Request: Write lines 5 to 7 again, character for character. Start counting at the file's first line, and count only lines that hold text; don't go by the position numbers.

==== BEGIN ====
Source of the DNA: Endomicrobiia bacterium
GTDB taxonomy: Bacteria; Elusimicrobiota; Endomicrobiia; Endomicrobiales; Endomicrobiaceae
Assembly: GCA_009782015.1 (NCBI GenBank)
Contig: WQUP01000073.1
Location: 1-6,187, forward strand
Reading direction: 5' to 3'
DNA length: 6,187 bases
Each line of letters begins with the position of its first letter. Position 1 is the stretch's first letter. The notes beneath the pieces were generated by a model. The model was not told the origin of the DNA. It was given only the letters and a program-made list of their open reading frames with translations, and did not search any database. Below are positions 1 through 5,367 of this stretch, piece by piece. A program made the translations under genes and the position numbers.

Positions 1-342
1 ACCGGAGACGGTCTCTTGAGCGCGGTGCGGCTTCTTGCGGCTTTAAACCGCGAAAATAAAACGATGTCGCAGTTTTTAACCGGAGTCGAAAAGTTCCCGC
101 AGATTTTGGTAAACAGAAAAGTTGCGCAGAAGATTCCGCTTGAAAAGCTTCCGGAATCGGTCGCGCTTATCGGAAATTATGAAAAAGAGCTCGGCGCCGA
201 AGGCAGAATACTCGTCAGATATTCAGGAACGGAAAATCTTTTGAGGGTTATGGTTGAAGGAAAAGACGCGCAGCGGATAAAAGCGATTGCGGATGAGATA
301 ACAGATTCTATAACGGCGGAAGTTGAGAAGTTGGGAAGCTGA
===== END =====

Location: 1-6,187, forward strand
Reading direction: 5' to 3'
DNA length: 6,187 bases